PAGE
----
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NOTE: We are unable to accept new clients at this time. Existing clients with new pets will be accommodated.

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Tips for Working at Home with Your Dog or Cat

A happy pitbull puppy on a couchMany Americans aren’t just taking their work home with them these days, it’s staying at home – making pets around the country very happy.

We’re all adjusting to life during the COVID-19 coronavirus pandemic – including our furry family members.

The new work-from-home normal is an adjustment you and your furbaby. It’s not always easy to be productive with a dog or cat begging for attention. Plus, pets get stir-crazy, too.

Rover.com has so advice from its dog and cat behavior experts on how to make the transition as harmonious as possible and still get a little work done.

Let’s start with dogs.

The amount of mental and physical stimulation needed depends on the dog, so be sure to pay attention – bored pups are prone to troublemaking such as excessive barking, destroying the house, destroying toys, and eating socks and shoes, said Nicole Ellis, a certified dog trainer (CPDT-KA), American Kennel Club CGC evaluator and APDT trainer.

Mentally stimulating activities for aren’t things like chess or crosswords, she said. Instead, they’re training, dog puzzles, interactive toys, and anything that makes them think and problem solve.

How to keep your dog active indoors

Training is a great way to tire your dog out while you’re home together. A little bit can go a long way. Work on eye contact, “leave it,” “stay,” tricks and more – get your kids involved if they’re home too.

Here are some games and activities:

  • Scent games: Hide treats in the house. Start by hiding the treat right in front of your dog and then telling them to find it. Slowly increase the distance.
  • Hide-and-seek: Tell your dog to stay, go hide, and then call them to find you.
  • Walks: Use even a short walk for training practice, such as heeling, stop and sit, eye contact and more.
  • Agility course: Use household items to create an agility course. Chairs can be used to create tunnels, buckets can be jump hurdles – get creative.
  • Work and play: Add five minutes of training to the end of a 10-minute play session.
  • Dance: Make a dance routine for you and your dog. Spins and high-fives are great doggy dance moves.
  • Shell game: Place a treat under one cup or bowl, move it around with others and see if your pup can locate the treat.

Engaging toys

Entertaining and engaging dog toys are a good option to keep your pet occupied when you aren’t available for playtime or training. Try interactive toys such as wobble balls, toys that hold treats, puzzle games, and lick and snuffle mats.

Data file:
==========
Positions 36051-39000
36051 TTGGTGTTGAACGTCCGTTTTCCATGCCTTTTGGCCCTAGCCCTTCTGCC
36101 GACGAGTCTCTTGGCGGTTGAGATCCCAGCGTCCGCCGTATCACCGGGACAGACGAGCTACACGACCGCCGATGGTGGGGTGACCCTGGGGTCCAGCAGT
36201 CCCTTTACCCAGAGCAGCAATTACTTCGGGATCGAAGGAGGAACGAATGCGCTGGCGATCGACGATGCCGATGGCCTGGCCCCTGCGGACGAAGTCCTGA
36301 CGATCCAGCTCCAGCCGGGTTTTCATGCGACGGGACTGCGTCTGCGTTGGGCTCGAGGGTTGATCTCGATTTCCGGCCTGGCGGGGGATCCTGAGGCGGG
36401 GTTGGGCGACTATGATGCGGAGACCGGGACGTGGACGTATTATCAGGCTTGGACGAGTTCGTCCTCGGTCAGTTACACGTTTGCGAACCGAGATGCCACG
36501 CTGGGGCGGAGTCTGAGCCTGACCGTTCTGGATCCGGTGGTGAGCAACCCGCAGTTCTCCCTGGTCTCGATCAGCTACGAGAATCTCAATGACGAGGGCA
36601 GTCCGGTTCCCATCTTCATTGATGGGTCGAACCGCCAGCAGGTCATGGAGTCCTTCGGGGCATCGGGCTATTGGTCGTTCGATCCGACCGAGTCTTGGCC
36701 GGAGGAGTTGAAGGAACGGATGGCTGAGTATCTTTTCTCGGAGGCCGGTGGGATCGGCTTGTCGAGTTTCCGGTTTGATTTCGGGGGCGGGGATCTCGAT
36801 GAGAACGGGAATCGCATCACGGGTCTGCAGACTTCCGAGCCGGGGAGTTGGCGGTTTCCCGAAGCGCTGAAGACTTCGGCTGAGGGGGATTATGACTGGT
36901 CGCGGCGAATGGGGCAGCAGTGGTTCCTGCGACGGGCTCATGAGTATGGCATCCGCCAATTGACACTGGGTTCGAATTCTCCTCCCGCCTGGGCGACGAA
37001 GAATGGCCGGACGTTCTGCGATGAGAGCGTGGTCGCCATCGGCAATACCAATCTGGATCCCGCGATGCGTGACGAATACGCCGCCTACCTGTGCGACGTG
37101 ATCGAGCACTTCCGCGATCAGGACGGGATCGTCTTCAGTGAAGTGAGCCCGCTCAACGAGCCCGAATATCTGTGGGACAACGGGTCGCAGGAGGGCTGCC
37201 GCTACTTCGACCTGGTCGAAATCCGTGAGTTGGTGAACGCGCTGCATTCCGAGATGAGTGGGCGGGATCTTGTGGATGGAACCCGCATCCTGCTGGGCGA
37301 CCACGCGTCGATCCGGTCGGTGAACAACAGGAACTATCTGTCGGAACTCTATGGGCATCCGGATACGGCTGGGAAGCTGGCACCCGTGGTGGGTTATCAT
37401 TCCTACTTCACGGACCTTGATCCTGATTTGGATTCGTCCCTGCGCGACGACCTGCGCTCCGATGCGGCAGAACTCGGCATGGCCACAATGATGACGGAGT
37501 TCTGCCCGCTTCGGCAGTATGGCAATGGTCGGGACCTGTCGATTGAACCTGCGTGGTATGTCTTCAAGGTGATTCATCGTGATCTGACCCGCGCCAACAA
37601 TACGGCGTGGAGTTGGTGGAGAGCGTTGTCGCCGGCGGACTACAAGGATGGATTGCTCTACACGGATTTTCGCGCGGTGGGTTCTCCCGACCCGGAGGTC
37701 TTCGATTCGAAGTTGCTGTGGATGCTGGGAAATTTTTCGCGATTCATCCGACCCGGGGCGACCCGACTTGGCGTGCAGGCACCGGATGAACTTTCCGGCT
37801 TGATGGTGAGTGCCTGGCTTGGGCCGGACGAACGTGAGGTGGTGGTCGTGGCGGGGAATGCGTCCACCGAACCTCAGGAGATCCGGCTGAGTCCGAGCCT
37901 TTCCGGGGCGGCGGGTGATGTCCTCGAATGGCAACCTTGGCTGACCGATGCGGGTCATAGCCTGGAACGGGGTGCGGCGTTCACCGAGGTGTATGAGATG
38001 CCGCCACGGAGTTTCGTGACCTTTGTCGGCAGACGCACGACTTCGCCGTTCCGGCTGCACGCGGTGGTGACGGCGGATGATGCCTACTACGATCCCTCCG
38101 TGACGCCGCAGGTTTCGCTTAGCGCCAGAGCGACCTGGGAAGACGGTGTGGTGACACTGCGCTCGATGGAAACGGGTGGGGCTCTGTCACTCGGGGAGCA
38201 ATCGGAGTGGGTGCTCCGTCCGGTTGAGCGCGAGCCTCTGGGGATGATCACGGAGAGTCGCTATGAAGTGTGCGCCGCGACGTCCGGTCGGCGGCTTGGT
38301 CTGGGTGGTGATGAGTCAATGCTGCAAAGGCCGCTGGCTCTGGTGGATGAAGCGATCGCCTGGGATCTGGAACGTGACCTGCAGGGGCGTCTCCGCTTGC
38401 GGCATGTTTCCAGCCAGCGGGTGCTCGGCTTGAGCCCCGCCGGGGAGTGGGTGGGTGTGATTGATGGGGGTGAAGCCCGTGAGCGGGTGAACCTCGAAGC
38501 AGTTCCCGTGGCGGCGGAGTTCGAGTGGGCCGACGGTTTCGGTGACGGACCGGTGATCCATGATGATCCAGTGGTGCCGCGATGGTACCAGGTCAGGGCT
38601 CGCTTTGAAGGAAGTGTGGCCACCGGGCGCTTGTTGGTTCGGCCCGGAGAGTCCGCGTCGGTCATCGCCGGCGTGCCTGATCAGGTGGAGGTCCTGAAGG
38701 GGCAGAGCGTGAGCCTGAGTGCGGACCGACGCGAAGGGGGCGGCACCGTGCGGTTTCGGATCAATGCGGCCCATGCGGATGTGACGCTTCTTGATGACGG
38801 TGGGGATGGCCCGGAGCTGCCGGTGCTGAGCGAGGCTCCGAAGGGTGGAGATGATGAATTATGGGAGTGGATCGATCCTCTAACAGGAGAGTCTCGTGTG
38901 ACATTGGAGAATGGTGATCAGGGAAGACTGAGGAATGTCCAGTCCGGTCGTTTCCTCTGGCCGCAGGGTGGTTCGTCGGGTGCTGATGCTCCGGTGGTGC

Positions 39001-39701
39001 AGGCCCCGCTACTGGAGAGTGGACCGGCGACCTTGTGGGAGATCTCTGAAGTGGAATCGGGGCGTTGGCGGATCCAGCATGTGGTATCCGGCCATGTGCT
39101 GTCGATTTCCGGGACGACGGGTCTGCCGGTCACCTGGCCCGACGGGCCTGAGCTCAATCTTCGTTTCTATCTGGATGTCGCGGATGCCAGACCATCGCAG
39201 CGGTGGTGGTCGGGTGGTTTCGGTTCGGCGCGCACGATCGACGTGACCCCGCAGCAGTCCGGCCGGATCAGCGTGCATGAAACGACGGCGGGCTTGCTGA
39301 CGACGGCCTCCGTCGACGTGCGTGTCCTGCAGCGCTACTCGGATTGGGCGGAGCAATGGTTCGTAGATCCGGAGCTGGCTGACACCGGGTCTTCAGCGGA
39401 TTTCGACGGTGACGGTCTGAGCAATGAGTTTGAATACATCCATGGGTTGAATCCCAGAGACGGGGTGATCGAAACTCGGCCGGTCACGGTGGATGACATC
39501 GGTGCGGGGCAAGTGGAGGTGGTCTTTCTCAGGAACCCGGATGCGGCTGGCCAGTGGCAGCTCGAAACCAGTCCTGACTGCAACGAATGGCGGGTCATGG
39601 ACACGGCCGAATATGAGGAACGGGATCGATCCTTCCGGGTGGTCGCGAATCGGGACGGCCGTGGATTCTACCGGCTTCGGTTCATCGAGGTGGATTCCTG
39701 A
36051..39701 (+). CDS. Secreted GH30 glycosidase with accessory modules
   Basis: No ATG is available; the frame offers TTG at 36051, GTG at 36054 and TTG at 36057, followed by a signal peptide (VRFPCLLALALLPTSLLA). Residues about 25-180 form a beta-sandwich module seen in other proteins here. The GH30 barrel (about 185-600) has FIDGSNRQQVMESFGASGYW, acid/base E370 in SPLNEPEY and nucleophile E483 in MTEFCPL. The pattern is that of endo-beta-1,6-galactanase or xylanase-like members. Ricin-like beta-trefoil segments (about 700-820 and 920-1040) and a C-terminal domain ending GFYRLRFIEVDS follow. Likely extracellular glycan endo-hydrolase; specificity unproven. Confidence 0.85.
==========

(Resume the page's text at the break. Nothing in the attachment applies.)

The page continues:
Dogs get bored with old toys just like children, so try rotating toys out when they're no longer exciting. When the toy comes back, it’ll be like it’s new again.

What about cats?

We have you covered.

Cats are creatures of habit, and you being home all day is not their normal routine, said Mikel Delgado is a cat behavior consultant and postdoctoral fellow at the School of Veterinary Medicine at the University of California, Davis. For some cats, the change might be stressful – it's important to be patient.

Keeping to routines – such as bedtime and meal times – as much as possible with help cats, she said. Add in some enrichment, activities and additional playtime to make days at home even better.

Some cats may assume you’re home just for them. They don’t care that there’s work to do and virtual meetings to attend. When you talk, they probably think you’re talking to them. So, what can you do to keep them off your keyboard?

Delgado has six solutions:

  1. Tire your cat out early: Engage in preventative measures. Set up exercise and activities before work time, such as playing with a feather wand or readying a treat puzzle.
  2. Take breaks for snuggles: Make your work breaks snuggle- or play- time.
  3. Provide distractions during calls and meetings: Automated toys, food puzzles, a cardboard box with some tissue paper and treats inside are prime distraction – or do something as simple as putting a chair in front of window for them.
  4. Give your cat a better place to hang out than your keyboard: Give your cat the “perch of judgement” they’ve always wanted by placing a bed on a shelf, on a chair next to you or even on your desk or table.
  5. Don’t reward bad behavior: Ignore your cat’s incessant meowing – any response will encourage them. Instead, reward good behavior – like being calm and quiet.
  6. Close the door: They may meow and scratch at the door. Ignore it.
Source: https://www.mlive.com/news/2020/04/national-pet-day-tips-for-working-at-home-with-your-dog-cat.html
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